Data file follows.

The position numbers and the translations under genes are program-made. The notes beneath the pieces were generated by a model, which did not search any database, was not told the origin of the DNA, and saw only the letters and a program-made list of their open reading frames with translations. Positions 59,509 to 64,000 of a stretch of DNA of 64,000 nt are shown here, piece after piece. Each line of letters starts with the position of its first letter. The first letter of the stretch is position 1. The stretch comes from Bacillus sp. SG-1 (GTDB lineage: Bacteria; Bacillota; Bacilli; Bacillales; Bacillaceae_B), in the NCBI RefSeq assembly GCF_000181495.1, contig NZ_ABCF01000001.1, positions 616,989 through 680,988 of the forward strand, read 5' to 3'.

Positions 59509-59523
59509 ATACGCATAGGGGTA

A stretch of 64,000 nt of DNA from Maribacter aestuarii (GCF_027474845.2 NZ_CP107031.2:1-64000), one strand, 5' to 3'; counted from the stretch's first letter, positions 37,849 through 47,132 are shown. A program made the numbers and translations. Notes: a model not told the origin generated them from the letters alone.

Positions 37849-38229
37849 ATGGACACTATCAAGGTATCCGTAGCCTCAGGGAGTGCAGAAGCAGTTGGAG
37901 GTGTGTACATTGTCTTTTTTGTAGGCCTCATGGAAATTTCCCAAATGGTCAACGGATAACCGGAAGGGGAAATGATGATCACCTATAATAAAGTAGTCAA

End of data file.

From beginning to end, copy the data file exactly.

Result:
The position numbers and the translations under genes are program-made. The notes beneath the pieces were generated by a model, which did not search any database, was not told the origin of the DNA, and saw only the letters and a program-made list of their open reading frames with translations. Positions 59,509 to 64,000 of a stretch of DNA of 64,000 nt are shown here, piece after piece. Each line of letters starts with the position of its first letter. The first letter of the stretch is position 1. The stretch comes from Bacillus sp. SG-1 (GTDB lineage: Bacteria; Bacillota; Bacilli; Bacillales; Bacillaceae_B), in the NCBI RefSeq assembly GCF_000181495.1, contig NZ_ABCF01000001.1, positions 616,989 through 680,988 of the forward strand, read 5' to 3'.

Positions 59509-59523
59509 ATACGCATAGGGGTA

A stretch of 64,000 nt of DNA from Maribacter aestuarii (GCF_027474845.2 NZ_CP107031.2:1-64000), one strand, 5' to 3'; counted from the stretch's first letter, positions 37,849 through 47,132 are shown. A program made the numbers and translations. Notes: a model not told the origin generated them from the letters alone.

Positions 37849-38229
37849 ATGGACACTATCAAGGTATCCGTAGCCTCAGGGAGTGCAGAAGCAGTTGGAG
37901 GTGTGTACATTGTCTTTTTTGTAGGCCTCATGGAAATTTCCCAAATGGTCAACGGATAACCGGAAGGGGAAATGATGATCACCTATAATAAAGTAGTCAA